Slow and steady is often better than fast and erratic. That describes national economic growth.

U.S. Consumer Confidence Index

The U.S. Consumer Confidence Index increased 2.5 points to 101.3 in March after declining in February. The Expectations Index rose 6.0 points to 96.0, and the Present Situation Index declined 3.0 points to 109.1.

For the second month in a row, present-day conditions were less favorable. The percentage of Americans who think current business conditions are “good” remained at 26.7 percent, while those who claim business conditions are “bad” increased from 16.7 percent to 19.4 percent. Assessment of the job market was mixed: the proportion who stated jobs are plentiful increased marginally from 20.3 percent to 20.6 percent, but the percentage of those who think jobs are hard to get also increased from 25.1 percent to 25.4 percent.

However, expectations for the next six months improved overall. While fewer people expect business conditions to improve over the next six months—16.7 percent compared to 17.6 percent last month—the percentage of those who expect business conditions to worsen fell from 8.9 percent to 8.0 percent. The positive job outlook had the biggest impact on the Expectations Index as the percentage of people expecting more jobs in the month ahead increased from 13.8 percent to 15.5 percent. Simultaneously, the percentage of those who expect fewer jobs declined from 14.8 percent in February to 13.5 percent in March. Consumers are also optimistic about their income trajectories: 18.4 percent expect their incomes to increase in the next six months, up from 16.4 percent last month.

U.S. Consumer Price Index

The U.S. Consumer Price Index (CPI) increased 0.4 percent from January to February on a non-seasonally-adjusted basis. The Index has essentially remained flat over the last 12 months. The increase in the CPI stemmed from a combination of increases in shelter, energy, and food. The energy index increased 1 percent as gasoline and oil prices rose after several months of decline. The food index, which had not changed in January, rose in February as various items increased in price.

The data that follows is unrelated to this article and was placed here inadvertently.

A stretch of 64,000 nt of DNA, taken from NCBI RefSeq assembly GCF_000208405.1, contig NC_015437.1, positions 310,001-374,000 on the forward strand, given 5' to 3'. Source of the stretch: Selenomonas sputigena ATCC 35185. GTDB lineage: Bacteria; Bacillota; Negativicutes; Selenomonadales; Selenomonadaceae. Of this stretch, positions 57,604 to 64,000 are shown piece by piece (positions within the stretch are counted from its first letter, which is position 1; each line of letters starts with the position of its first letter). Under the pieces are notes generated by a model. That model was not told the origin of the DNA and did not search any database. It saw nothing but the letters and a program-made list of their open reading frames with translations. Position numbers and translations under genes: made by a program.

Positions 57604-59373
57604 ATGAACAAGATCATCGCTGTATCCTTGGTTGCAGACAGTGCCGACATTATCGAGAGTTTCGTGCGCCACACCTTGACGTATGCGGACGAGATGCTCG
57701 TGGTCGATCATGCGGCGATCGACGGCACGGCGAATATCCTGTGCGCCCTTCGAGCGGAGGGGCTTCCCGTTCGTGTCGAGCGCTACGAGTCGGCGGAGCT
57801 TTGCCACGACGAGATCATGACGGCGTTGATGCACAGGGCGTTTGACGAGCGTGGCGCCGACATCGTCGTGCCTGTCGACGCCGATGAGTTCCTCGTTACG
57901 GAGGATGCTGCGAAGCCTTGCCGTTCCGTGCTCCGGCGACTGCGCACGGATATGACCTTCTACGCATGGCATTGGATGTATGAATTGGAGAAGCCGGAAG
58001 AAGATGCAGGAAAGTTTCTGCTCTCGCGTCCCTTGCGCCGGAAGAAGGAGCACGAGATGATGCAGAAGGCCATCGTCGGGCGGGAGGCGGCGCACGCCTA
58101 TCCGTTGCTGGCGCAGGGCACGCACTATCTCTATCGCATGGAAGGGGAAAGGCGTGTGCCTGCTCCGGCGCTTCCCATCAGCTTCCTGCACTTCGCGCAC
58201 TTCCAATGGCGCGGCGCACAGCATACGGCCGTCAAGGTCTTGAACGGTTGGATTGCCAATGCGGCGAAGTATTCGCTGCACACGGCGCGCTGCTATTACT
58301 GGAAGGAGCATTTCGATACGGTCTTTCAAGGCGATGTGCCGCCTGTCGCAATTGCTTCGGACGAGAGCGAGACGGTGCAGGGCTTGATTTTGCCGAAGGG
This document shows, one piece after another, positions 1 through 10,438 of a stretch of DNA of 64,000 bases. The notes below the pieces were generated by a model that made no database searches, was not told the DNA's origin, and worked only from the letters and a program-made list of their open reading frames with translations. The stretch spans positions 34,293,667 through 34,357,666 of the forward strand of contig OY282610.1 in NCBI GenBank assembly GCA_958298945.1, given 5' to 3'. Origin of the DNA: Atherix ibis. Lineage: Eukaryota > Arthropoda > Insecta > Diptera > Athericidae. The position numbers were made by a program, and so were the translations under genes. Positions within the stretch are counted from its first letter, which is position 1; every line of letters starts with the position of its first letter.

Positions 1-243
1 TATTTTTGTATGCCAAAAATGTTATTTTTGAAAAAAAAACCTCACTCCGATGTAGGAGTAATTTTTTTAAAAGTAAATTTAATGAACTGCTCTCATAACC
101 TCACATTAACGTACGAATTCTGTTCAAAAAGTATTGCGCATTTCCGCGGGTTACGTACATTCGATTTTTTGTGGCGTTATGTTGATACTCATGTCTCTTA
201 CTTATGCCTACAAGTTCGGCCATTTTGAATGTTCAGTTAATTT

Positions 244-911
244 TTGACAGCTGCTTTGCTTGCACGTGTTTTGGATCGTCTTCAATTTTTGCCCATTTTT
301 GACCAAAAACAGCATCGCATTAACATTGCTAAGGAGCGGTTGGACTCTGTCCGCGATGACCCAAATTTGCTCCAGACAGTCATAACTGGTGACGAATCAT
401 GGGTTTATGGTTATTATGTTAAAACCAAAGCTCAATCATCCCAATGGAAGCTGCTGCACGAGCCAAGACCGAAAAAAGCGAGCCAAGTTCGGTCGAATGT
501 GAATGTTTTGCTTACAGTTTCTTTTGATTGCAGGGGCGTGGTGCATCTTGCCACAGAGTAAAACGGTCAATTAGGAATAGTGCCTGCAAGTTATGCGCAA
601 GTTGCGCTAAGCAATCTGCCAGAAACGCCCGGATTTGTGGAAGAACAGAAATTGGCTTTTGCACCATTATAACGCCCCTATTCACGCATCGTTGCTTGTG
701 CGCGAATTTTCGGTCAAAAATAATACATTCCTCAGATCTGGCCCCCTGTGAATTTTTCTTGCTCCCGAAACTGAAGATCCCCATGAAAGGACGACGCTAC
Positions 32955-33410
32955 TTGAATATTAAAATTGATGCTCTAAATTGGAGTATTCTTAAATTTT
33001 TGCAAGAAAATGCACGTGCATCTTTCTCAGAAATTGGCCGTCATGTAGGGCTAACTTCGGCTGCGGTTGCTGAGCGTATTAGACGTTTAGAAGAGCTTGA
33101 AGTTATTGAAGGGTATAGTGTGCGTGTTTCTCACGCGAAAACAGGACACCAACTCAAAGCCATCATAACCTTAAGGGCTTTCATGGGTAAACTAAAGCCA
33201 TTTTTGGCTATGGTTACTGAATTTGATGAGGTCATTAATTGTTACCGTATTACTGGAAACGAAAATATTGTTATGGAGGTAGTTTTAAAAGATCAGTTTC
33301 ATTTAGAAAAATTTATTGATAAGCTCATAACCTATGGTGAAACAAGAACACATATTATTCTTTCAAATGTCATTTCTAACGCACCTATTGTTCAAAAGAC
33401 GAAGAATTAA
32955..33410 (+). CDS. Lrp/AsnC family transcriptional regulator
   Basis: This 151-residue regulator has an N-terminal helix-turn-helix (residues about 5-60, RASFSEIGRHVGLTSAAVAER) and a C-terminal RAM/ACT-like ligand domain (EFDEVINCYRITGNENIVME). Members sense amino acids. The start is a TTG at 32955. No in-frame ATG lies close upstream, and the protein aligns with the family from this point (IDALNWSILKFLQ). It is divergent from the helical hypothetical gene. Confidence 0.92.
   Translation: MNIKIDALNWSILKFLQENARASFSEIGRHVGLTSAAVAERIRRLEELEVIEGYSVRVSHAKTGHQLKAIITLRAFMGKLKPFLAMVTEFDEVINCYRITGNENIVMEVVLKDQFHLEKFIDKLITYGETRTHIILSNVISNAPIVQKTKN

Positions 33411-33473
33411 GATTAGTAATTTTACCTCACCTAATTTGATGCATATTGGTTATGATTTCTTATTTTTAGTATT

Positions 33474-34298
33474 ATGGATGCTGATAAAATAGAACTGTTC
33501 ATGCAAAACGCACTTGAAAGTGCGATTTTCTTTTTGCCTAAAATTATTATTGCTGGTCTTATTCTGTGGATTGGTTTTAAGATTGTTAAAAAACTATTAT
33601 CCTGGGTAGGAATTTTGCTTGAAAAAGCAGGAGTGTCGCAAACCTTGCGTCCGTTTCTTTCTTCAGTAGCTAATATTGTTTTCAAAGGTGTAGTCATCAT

The sub-index of the CPI that tracks all items less food and energy rose 0.2 percent in February, which mirrors January’s increase. In addition to shelter, other indexes that increased from January to February included used cars and trucks, apparel, new vehicles, tobacco, and airline fares. Medical care did not change, and personal care prices declined.

Over the last 12 months the food index increased 3 percent, and the index for all items less food and energy increased 1.7 percent. Overall increases have been subdued as a result of the large effect energy has on the index, since energy comprises a large percentage of an individual’s purchases. The energy index has declined 18.8 percent over the past 12 months.

Housing Market

Housing prices have continued to climb in the first quarter of the year, both in Idaho and nationally. According to the CoreLogic Home Price Index, home prices increased 0.9 percent in Idaho from January to February, which represented a 5.1-percent rise compared to February 2014. Nationally, home prices increased 1.1 percent in February, which represented a 5.6-percent rise compared to February 2014’s prices. In Idaho, home prices are still 17.6 percent below their September 2007 peak, and home prices nationally are still 12.2 percent below their pre-recession high.

New home sales in February reached a seven-year high, according to data from the Commerce Department. Purchases increased 7.8 percent from January, reaching an annualized rate of 539,000. Much of this increase came in the North region, where January numbers were low because of winter snow storms. According to Patrick Newport, U.S. economist at research firm IHS, “There is a chance of really strong housing numbers, which may be showing up for the first time. But we need two to three months before we can say whether a new trend is being established.” It remains to be seen whether February’s new home sales indicate a trend, or simply a one-month aberration caused by pent-up demand from January’s bad weather. In any case, February’s housing numbers came as a pleasant surprise